When the Palm Coast City Council was talking cell towers last summer, council member Bill McGuire ridiculed towers camouflaged to look like trees as “kind of dumb looking.”
On Tuesday, the council said it would approve the first such “kind of dumb looking tower,” a 150-foot monopole that would rise above the city’s water treatment plant just west of the county public library. The tower would accommodate four wireless carriers, among them AT&T, which has had notoriously poor service locally. (AT&T has signed on for that tower.)
American Tower will build the tower, make it look like a tree tower the top—hence its name: “monopine”—and lease the city land on which the tower sits for $24,000 a year, with 3 percent increments every year. The lease is for five years, with options to renew five times for five years each.
The city will not own the tower, the first to be built under the city’s new, more permissive regulations. After some initial hesitation, the council last summer approved relaxing restrictions on cell towers along Palm Coast Parkway, enabling the taller towers and presumably improving cell phone reception, which is poor in several parts of the city. The lease with American Tower also allows the city to install its own communications equipment on the tower, at no cost to the city, City Manager Jim Landon said.
That opened the inevitable line of questioning that ties into the larger discussion about the city’s and county’s emergency communications system. The county in the next few years will be replacing its existing system and possibly improving its reach, though for now it’s not clear what those improvements will entail other than, very likely, some additional towers—either many shorter towers or a few more much taller towers that rise 350 feet.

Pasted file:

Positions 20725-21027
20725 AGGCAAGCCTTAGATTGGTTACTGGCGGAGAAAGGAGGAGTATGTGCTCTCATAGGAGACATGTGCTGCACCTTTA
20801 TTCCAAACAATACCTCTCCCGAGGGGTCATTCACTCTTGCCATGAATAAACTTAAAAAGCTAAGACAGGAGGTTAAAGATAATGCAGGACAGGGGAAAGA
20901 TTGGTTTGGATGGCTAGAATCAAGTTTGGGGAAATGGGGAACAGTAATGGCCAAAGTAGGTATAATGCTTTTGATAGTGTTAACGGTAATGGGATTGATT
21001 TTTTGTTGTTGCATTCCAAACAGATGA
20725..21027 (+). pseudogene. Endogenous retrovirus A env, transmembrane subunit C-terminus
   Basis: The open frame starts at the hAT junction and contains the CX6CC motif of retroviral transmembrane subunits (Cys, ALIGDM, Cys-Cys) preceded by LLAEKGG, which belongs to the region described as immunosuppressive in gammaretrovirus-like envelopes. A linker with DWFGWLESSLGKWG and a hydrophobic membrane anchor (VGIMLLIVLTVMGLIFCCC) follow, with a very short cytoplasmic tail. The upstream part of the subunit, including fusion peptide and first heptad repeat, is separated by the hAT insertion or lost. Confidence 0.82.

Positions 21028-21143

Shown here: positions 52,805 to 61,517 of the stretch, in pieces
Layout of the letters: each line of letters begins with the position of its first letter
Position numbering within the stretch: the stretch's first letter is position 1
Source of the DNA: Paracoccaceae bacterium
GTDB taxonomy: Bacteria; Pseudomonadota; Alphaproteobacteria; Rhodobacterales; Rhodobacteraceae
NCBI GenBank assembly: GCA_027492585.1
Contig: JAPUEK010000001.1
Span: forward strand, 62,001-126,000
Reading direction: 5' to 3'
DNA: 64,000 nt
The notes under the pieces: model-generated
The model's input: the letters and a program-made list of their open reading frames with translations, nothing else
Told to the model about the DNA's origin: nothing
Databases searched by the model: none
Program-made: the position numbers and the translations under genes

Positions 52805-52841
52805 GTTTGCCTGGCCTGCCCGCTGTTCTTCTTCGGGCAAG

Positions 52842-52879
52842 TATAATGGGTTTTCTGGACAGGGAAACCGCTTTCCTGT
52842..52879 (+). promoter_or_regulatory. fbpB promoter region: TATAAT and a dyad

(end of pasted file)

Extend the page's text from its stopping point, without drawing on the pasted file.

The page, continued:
With that in mind, council member Jason DeLorenzo wondered whether it would make more sense to locate both the American Tower and a potential 350-foot tower at the city fire station on Corporate Drive nearby.
That may not fit the private company’s needs, however. “They were very specific on where the tower could go,” said Steve Viscardi, the city’s IT director, who presented the American Tower proposal to the council today, and whose department budget will profit from the lease payments. “It fills a hole in the coverage, so if it’s even a quarter mile this way, it doesn’t fill their coverage over here kind of thing.”
“I was under the impression that this is part of a system of towers that the city is contemplating,” McGuire said.
“Yes, we’ve been talking for some time, basically of cell phone towers, that’s different from what the county’s needs are, and what those needs are, we have no idea,” Landon said. “If another tower is needed, long term in the future, and what exactly that is and what that tower is going to be, I don’t think anybody knows.”
Nevertheless, DeLorenzo said, the proposed location of the American Tower structure is less than a quarter mile from where yet another tower might well rise. “I’m worried about finding locations for 350-foot towers in our community,” he said. “It just seems that between the parkways is a much better place.”
“The conversation about towers and emergency radio needs is frustrating, Landon said, because the city “should know by now, but we don’t.”
The county doesn’t yet know, Palm Coast Mayor Jon Netts, who’s been in correspondence with County Commission Chairman Barbara Revels on the issue, said.
Netts wanted to know what happens should American Tower opt not to renew the lease past the initial five-year term.
“We water it, take care of it,” Viscardi joked, before specifying that the company is responsible for removing the tower within a matter of weeks should it default on the lease terms.
McGuire and even Netts couldn’t resist more snark when an image of the tree-like tower appeared on their screen. “If you’ve got a giant bottle and you want to wash it,” McGuire said, letting the thought trail.
“Can we decorate this for the Christmas holiday?” the mayor asked. Actually, no: it’s not in the lease terms.
The council is expected to ratify its decision at a meeting next month.